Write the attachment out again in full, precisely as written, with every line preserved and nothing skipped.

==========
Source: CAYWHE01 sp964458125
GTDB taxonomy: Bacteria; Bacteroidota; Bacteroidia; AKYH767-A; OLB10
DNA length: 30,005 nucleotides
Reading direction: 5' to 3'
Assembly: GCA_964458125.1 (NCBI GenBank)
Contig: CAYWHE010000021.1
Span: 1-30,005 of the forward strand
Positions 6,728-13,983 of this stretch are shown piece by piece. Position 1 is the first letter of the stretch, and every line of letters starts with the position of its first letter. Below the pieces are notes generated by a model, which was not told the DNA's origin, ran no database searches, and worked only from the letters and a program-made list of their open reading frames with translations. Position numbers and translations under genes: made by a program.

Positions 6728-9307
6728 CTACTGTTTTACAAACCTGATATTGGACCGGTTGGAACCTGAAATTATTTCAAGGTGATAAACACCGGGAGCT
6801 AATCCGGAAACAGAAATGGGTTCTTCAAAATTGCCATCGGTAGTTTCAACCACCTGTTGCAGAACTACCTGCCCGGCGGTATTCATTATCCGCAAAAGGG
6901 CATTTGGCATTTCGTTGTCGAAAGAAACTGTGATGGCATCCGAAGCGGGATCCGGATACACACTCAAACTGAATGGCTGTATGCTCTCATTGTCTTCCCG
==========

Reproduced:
Source: CAYWHE01 sp964458125
GTDB taxonomy: Bacteria; Bacteroidota; Bacteroidia; AKYH767-A; OLB10
DNA length: 30,005 nucleotides
Reading direction: 5' to 3'
Assembly: GCA_964458125.1 (NCBI GenBank)
Contig: CAYWHE010000021.1
Span: 1-30,005 of the forward strand
Positions 6,728-13,983 of this stretch are shown piece by piece. Position 1 is the first letter of the stretch, and every line of letters starts with the position of its first letter. Below the pieces are notes generated by a model, which was not told the DNA's origin, ran no database searches, and worked only from the letters and a program-made list of their open reading frames with translations. Position numbers and translations under genes: made by a program.

Positions 6728-9307
6728 CTACTGTTTTACAAACCTGATATTGGACCGGTTGGAACCTGAAATTATTTCAAGGTGATAAACACCGGGAGCT
6801 AATCCGGAAACAGAAATGGGTTCTTCAAAATTGCCATCGGTAGTTTCAACCACCTGTTGCAGAACTACCTGCCCGGCGGTATTCATTATCCGCAAAAGGG
6901 CATTTGGCATTTCGTTGTCGAAAGAAACTGTGATGGCATCCGAAGCGGGATCCGGATACACACTCAAACTGAATGGCTGTATGCTCTCATTGTCTTCCCG